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Natan Sharansky urges Russian Jews to move to Israel before possible shutdown

Russia’s Justice Ministry aims to “shut down” the local branch of the Jewish Agency, preventing Russian Jews from moving to Israel

This article originally appeared on Haaretz, and was reprinted here with permission. Sign up here to get Haaretz’s free Daily Brief newsletter delivered to your inbox.

Russian Jews should move to Israel as soon as possible, former Jewish Agency Chairman Natan Sharansky urged on Friday, less than a day after Moscow called for the aliyah organization’s liquidation in Russia.

In a Facebook post, Sharansky, a former “refusenik” who was imprisoned by the Soviet authorities for nearly a decade during the late 1970s and early ’80s due to his human rights activism, framed the move as part of the ongoing Russian invasion of neighboring Ukraine, which has seen a surge in immigration to Israel from both countries.

“Since the beginning of Putin’s barbaric invasion of Ukraine, Israel has taken a cautious stance and offered only limited support to Ukraine,” he wrote, echoing earlier criticism of Jerusalem’s Ukraine policy, which he had previously told Haaretz stemmed from former Prime Minister Naftali Bennett’s fear to call out Putin.

“In the past days and weeks, Russia, isolated as it is from the free world, strengthened its military and political alliance with Iran and Syria. At the same time, it took steps to stop the operations of the Jewish Agency, the central organization connecting Israel and the Jews of the Diaspora, in its territory,” Sharansky went on to say.

He called Russia’s actions a reminder that Israelis “must protect our interests in ways that don’t rely on relinquishing our moral positions but rather on insisting on upholding them and to join the free world’s fight to stop Russia’s aggression.”

And while the Jewish Agency does important work in Russia, “it behooves us to remember that Israel knew how to fight for immigration even when the Jewish Agency and all Israeli diplomats were barred from Soviet Russia, just as it knew how to defend its security interests successfully even when all the best Soviet weapons were delivered not to us but to our enemies,” he said.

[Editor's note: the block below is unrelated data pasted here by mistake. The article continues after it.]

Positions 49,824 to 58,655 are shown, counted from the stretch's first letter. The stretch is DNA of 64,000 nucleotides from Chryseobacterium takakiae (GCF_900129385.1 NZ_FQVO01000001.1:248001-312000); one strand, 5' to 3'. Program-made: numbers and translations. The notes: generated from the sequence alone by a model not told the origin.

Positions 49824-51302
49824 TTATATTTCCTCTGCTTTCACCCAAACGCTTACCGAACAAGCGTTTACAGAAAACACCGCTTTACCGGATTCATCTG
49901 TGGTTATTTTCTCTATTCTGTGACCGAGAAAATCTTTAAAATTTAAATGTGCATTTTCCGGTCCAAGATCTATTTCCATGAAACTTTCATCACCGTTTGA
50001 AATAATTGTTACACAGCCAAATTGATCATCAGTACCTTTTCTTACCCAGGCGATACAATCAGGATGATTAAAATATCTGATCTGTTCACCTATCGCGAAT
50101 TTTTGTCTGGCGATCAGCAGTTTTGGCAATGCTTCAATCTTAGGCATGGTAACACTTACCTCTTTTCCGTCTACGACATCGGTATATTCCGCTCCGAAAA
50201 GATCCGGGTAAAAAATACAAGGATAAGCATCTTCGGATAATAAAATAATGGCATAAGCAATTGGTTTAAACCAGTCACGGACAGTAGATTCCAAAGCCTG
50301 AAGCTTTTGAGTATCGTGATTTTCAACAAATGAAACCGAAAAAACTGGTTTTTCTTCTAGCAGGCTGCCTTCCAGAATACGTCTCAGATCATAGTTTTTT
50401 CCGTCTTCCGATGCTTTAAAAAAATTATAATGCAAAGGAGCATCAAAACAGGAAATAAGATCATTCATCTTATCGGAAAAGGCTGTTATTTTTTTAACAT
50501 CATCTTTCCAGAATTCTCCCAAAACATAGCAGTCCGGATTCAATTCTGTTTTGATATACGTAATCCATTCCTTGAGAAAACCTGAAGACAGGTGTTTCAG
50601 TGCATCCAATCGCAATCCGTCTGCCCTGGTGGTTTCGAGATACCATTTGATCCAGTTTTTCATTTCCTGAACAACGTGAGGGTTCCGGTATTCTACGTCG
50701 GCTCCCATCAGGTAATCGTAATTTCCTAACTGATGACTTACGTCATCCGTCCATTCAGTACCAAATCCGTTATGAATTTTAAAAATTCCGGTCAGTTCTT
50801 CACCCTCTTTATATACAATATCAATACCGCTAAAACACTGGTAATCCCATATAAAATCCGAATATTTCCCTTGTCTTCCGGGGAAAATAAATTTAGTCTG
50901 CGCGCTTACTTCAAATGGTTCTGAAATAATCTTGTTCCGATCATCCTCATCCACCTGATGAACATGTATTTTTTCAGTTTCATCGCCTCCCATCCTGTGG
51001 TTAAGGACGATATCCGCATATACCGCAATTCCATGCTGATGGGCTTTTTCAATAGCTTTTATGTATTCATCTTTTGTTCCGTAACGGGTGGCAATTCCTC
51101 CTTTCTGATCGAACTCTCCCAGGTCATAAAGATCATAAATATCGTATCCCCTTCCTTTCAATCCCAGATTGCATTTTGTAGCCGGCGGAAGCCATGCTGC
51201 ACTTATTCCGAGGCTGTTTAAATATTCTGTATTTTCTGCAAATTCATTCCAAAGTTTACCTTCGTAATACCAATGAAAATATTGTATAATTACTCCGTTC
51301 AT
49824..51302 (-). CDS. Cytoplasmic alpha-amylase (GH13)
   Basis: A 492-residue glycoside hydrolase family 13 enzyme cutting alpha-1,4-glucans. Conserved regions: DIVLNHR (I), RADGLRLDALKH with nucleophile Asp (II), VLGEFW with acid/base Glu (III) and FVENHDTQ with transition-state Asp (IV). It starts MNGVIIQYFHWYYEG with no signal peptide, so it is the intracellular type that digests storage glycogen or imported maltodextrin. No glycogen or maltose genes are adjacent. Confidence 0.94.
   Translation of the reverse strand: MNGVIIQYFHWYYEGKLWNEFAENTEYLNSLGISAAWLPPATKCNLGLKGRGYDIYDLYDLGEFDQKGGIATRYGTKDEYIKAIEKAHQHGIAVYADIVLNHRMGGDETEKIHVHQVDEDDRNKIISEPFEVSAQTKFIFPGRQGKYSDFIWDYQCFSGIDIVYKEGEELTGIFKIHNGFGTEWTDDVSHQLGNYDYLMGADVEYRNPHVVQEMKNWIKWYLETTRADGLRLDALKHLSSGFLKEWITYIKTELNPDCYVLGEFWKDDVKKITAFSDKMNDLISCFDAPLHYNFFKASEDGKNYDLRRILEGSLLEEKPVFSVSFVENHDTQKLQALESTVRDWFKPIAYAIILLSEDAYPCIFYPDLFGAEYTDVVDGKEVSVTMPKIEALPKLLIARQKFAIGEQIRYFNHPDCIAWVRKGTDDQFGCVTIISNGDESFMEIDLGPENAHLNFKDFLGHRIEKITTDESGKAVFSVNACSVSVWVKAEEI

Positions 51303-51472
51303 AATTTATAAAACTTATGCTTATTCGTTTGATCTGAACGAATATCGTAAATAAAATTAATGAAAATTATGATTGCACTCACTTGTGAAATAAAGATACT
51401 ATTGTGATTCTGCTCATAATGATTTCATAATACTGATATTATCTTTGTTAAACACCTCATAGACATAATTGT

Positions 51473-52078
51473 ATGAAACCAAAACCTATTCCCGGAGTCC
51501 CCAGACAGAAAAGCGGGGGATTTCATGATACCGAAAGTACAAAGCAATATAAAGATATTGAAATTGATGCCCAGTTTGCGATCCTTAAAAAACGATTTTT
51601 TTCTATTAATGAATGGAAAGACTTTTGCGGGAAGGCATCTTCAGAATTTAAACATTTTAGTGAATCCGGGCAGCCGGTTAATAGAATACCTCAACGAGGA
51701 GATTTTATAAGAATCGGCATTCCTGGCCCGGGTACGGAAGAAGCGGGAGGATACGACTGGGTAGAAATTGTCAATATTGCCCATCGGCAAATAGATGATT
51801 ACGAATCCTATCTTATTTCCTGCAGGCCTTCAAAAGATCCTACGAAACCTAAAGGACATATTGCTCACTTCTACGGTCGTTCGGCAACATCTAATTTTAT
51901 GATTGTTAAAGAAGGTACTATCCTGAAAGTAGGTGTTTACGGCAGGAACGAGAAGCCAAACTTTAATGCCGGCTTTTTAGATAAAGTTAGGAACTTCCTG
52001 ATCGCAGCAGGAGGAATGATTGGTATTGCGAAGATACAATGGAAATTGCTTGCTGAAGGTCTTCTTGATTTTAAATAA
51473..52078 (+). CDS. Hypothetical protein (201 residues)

“I want to finish this post with a message to all of our Jewish brethren in Russia who are seriously considering immigrating to Israel: I urge you not postpone the implementation of your plans,” Sharansky added.

Rabbi Pinchas Goldschmidt, the Moscow-based head of the Conference of European Rabbis and a vocal critic of Russia’s invasion of neighboring Ukraine, who recently fled Moscow for Israel, made a similar statement on Thursday, telling Haaretz that there was “no question that we are progressing to new Soviet times.”

“As in Soviet times the immigration process was handled by diplomats affiliated with the Israeli Embassy, this will be the case now as well, provided that diplomatic relations between Israel and the Russian Federation will continue to exist,” he said.

The Russian Justice Ministry on Thursday asked a local court to rule on the liquidation of the agency, claiming that it had violated Russian law during its activities in the country, according to a report by local news service Interfax.

The news came only hours after it was reported by the Walla news site that Israel had sought clarification from Moscow following reports that the Kremlin has threatened to shut down the Jewish Agency’s aliyah activities in Russia amidst a sharp increase in immigration to the Jewish state.

A hearing on the topic is slated for July 28, which will determine the agency’s future in the Russian Federation.

In response, Prime Minister Yair Lapid has decided to send a delegation to Russia next week in order to ensure the continuation of the agency’s work. This came after he convened a meeting with representatives from the Foreign Ministry and the National Security Council.

“The Jewish community in Russia is deeply connected to Israel. Its importance arises in every diplomatic discussion with the Russian leadership,” Lapid said. “We will continue to act through diplomatic channels so that the Jewish Agency’s important activity will not cease.”

”There’s no decree to shut down the Jewish Agency,” an agency spokesman told Haaretz on Thursday. “What there is, what was published in Russia and what is true was that we received a summons by the court for a hearing on the 28th. That is part of a legal procedure that is ongoing, and we will not make any further comments while the procedure is going on.”

According to internal figures from the Aliyah and Integration Ministry, 11,906 Ukrainians immigrated to Israel during the first six months of 2022– nearly four times the number in all of 2021.

But the number of Russians who came during that same period was nearly 40 percent higher than the number of Ukrainians – totaling 16,598. It was also more than double the number of Russians who came in all of last year.


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